Pediatric NMES: Examining safety and effectiveness
Neuromuscular electrical stimulation (NMES) is a popular tool for targeting some types of pharyngeal dysfunction in adults with dysphagia, but we still don’t know much about how effective or appropriate NMES is for pediatric patients.
Why we don’t know is really a combination of factors, including difficulty assessing discomfort in pre- or minimally-verbal children, neuromuscular differences in early childhood, and there’s just generally more red tape when it comes to researching the use of medical devices with children. Additionally, NMES is meant to be used actively, not passively (often as a resistive device while patients are swallowing or completing exercises that target their specific physiological deficits). This can make it trickier to implement effectively with children who are very young or have language and cognitive deficits.
In this study, authors looked at changes in intake and aspiration status in children who received 20–26 sessions of their usual feeding therapy along with NMES. These children (mean age of 2.7 years) had a wide variety of diagnoses, including seizure disorders, extreme prematurity, and encephalopathy. Since this was a retrospective chart review, we only know that the patients were “actively participating in oral motor and feeding interventions” with an SLP while receiving NMES.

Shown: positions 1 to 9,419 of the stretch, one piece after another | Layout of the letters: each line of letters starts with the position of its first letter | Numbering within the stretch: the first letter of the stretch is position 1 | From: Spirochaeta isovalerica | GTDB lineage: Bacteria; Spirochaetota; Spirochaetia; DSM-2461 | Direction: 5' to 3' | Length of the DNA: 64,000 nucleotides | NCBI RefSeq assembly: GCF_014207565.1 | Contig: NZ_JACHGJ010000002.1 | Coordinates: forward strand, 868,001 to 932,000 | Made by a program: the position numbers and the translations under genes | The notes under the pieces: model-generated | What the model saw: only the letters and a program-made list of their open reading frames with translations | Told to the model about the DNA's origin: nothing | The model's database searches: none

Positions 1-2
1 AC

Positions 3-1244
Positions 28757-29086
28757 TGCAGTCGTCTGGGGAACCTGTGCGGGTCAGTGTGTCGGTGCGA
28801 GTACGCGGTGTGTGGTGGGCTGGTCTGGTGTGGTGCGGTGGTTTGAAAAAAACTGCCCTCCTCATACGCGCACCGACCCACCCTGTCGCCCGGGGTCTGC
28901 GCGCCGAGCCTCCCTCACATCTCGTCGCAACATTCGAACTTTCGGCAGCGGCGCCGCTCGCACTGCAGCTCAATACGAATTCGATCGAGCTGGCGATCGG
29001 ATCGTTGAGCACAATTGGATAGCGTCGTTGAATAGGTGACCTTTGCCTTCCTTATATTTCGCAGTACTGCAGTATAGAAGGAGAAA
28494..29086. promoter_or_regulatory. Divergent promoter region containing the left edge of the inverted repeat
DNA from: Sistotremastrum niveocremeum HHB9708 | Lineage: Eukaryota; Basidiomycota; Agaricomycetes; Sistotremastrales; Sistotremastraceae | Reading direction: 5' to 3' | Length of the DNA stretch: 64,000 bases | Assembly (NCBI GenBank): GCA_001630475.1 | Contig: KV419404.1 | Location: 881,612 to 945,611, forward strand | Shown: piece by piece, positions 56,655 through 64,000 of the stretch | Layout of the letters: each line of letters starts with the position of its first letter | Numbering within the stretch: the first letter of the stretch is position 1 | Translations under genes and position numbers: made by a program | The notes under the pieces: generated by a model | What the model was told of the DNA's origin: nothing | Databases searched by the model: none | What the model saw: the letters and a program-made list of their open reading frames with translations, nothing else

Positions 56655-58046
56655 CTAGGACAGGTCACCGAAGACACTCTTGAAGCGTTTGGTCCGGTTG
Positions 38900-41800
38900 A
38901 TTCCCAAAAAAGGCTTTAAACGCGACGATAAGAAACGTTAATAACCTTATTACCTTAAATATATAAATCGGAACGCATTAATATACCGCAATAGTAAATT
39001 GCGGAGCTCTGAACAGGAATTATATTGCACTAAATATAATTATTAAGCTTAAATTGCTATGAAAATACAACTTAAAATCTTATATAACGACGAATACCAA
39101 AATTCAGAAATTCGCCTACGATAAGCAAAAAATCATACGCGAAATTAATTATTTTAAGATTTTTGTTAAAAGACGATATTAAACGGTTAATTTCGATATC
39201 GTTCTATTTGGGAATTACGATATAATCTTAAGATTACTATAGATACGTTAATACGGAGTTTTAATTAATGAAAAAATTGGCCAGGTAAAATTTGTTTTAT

Still, study outcomes were promising:
- The patients’ Functional Oral Intake Scale (FOIS) scores improved significantly after NMES. (FOIS notes to what extent individuals are orally fed and how significant their diet restrictions are.)
- Penetration/aspiration status improved in 83.3% of the patients who had pre- and postNMES instrumental swallow studies, with many participants’ aspiration resolving completely.
- No negative side effects such as skin breakdown, seizure activity, or laryngospasms were reported as a result of NMES.
It’s worth noting that this study didn’t measure changes in swallowing physiology, include a control group, or endorse a specific therapy approach to use in conjunction with NMES. This article is a fairly quick read if you are interested in knowing more about what they did measure, as well as the limitations of this study and of our NMES knowledge base more generally.
But given the improvements in diet restrictions and airway compromise that these children demonstrated, NMES added to other feeding therapy approaches shows promise.
Andreoli, S., Wilson, B., & Swanson, C. (2019). Neuromuscular electrical stimulation improves feeding and aspiration status in medically complex children undergoing feeding therapy. International Journal of Pediatric Otorhinolaryngology. Doi: 10.1016/j.ijporl.2019.10964
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